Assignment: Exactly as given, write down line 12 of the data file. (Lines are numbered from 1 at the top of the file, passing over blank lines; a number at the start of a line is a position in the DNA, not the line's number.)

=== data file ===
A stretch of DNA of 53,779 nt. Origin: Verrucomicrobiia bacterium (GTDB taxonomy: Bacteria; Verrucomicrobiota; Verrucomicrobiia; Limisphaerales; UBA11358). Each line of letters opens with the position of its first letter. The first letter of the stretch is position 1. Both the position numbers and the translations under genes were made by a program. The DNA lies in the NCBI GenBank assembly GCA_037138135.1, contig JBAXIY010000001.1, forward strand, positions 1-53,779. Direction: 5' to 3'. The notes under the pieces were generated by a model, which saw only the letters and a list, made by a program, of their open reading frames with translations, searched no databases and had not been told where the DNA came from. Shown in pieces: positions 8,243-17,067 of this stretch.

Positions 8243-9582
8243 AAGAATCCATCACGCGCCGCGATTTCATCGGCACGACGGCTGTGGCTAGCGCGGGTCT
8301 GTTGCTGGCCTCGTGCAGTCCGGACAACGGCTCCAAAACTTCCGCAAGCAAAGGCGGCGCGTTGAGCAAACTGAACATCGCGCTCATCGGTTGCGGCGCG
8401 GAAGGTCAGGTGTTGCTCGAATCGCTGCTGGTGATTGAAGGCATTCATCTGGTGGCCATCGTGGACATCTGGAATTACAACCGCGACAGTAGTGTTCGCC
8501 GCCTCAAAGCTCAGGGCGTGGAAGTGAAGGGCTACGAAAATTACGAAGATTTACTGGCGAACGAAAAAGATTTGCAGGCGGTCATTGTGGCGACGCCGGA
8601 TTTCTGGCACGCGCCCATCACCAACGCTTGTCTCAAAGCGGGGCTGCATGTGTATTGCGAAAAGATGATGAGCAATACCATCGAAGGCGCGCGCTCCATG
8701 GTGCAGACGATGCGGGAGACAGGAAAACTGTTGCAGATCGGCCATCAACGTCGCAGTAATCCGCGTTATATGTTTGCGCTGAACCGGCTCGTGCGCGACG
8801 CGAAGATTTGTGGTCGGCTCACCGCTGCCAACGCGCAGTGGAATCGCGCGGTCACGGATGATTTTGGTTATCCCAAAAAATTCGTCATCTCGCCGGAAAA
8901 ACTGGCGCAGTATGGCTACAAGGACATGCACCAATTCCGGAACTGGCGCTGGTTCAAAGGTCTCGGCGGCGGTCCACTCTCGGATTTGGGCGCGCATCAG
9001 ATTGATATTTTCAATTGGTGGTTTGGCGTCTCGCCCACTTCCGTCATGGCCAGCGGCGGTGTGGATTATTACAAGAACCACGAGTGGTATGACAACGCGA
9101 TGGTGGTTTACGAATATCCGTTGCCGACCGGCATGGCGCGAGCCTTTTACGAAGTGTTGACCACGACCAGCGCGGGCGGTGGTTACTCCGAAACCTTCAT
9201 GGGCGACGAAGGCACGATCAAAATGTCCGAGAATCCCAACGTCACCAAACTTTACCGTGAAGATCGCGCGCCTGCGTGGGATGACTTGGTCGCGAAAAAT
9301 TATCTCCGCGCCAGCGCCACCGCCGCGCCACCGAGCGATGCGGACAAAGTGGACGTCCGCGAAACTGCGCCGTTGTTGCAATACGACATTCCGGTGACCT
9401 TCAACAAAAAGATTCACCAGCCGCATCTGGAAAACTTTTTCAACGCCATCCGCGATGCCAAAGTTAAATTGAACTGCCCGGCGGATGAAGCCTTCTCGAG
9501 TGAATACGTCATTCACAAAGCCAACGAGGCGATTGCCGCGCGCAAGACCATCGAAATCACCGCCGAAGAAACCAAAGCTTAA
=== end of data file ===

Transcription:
9101 TGGTGGTTTACGAATATCCGTTGCCGACCGGCATGGCGCGAGCCTTTTACGAAGTGTTGACCACGACCAGCGCGGGCGGTGGTTACTCCGAAACCTTCAT